The reality is that the average company lifespan of the S&P 500 index is barely 15 years. Almost 40 per cent of the businesses in the index didn’t exist when Nokia’s CEO was on that infamous cover. Our Deloitte Center for The Edge series shows that the ‘topple rate’, the rate at which big companies lose their leadership positions, has more than doubled.
That brings us right back to Australia and our abysmal rating on both the growth and global innovation scales. In fact we are actually great at invention. What we are bad at is commercialisation. We are not turning all that research, into value. We are not turning R into Do.
In the business world this is how to create value. Such value could simply be something that’s new for your customers, or new for your enterprise, or society. Usually it has more to do with elegant integration than a brilliant invention. For example, the integration of third-party services could be an innovation.
So how to DO?
We need to prioritise outcomes over analysis. We have to get from… what if we could? to… here’s how we can.
We need to have the confidence to know we can all DO it. In our experience it takes skills, speed and discipline, and a new approach to do business models.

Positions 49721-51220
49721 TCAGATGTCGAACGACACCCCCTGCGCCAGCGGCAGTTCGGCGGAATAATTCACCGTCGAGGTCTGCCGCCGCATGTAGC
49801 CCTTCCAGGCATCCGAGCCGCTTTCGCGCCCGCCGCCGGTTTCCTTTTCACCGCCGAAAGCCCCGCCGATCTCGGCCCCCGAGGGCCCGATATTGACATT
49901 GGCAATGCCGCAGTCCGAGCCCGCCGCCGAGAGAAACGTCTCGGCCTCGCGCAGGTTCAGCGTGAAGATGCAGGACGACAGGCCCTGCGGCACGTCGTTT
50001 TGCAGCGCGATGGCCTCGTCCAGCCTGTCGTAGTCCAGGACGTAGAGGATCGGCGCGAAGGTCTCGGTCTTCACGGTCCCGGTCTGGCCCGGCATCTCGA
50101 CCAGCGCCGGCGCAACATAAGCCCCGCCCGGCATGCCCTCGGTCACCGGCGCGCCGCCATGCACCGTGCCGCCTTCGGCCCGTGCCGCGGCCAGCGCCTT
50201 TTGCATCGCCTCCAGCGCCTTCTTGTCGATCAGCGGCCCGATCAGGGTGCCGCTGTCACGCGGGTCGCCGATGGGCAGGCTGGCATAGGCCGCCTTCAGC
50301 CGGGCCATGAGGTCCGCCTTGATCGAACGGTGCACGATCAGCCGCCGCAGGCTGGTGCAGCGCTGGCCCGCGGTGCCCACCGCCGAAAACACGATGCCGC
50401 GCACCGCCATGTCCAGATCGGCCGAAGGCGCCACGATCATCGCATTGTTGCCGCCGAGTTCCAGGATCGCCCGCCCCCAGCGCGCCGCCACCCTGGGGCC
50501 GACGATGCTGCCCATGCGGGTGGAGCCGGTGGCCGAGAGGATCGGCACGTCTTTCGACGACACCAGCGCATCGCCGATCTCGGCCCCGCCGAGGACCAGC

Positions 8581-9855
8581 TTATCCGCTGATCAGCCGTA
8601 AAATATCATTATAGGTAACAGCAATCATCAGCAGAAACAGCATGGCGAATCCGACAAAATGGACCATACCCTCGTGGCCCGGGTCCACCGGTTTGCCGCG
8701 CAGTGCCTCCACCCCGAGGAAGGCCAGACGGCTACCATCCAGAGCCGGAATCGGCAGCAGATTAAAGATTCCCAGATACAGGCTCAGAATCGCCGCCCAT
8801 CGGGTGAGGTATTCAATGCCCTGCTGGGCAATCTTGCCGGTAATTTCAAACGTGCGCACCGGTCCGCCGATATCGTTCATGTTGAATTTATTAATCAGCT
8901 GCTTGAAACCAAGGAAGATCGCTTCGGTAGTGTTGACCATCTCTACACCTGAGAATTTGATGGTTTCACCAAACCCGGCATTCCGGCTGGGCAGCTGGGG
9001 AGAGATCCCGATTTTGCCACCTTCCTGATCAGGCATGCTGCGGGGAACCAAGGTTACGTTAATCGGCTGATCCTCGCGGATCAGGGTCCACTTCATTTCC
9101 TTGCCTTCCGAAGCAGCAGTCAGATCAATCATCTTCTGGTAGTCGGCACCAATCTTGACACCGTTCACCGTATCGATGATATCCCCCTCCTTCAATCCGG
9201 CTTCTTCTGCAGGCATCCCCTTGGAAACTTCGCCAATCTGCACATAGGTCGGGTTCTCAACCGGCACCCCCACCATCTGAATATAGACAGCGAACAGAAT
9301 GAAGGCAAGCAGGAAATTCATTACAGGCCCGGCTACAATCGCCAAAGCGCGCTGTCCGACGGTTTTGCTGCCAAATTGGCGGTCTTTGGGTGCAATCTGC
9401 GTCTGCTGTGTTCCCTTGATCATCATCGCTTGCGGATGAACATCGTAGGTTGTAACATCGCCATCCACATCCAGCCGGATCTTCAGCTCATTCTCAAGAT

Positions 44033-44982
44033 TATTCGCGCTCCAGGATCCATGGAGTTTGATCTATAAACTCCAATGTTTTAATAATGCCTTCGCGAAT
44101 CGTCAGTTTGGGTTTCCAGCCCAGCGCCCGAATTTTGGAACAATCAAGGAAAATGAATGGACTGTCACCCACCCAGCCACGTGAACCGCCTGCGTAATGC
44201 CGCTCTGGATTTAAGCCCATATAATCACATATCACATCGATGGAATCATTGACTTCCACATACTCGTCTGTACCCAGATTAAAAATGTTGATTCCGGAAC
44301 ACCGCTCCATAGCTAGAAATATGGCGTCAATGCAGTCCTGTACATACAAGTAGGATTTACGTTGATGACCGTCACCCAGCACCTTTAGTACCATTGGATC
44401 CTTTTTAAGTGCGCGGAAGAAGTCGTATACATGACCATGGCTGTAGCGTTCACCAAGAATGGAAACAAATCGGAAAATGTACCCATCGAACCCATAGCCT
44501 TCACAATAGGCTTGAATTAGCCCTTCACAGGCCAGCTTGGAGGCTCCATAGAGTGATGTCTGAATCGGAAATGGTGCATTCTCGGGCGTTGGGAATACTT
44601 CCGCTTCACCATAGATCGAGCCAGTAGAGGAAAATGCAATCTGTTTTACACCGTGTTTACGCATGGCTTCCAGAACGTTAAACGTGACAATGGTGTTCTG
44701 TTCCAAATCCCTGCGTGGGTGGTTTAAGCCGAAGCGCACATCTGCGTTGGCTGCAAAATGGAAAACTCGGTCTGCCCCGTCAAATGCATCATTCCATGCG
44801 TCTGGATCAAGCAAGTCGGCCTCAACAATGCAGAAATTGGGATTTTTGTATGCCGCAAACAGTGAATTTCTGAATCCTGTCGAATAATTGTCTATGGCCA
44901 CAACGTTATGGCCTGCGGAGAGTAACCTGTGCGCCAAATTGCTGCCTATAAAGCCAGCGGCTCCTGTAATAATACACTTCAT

Some answers as to How…
1. How can a new business model effect innovative change?
Have you heard about Lemonade? Not the drink but the Lemonade peer to peer property and casualty insurance company that claims it takes 90 seconds to get insured and three minutes to get paid! Lemonade went live in New York in 2016 with a slick mobile app offering homeowner’s insurance for as little as US$35 a month and renter’s insurance starting at US$5 a month. How can they do that?
By being built differently to avoid fraud – one of the biggest costs in time, dollars and customer satisfaction for insurers. They take a fixed fee of 20 per cent, pay reinsurance (and unavoidable expenses) and use the rest to pay out claims. Built into its innovate model is a unique ‘giveback’ arrangement, whereby Lemonade donates any unclaimed remainders to the causes each peer group cares about. Last year more than 15,000 people had signed up. And it raised $13 million in what was said to be the Silicon Valley venture firm’s largest-ever seed round.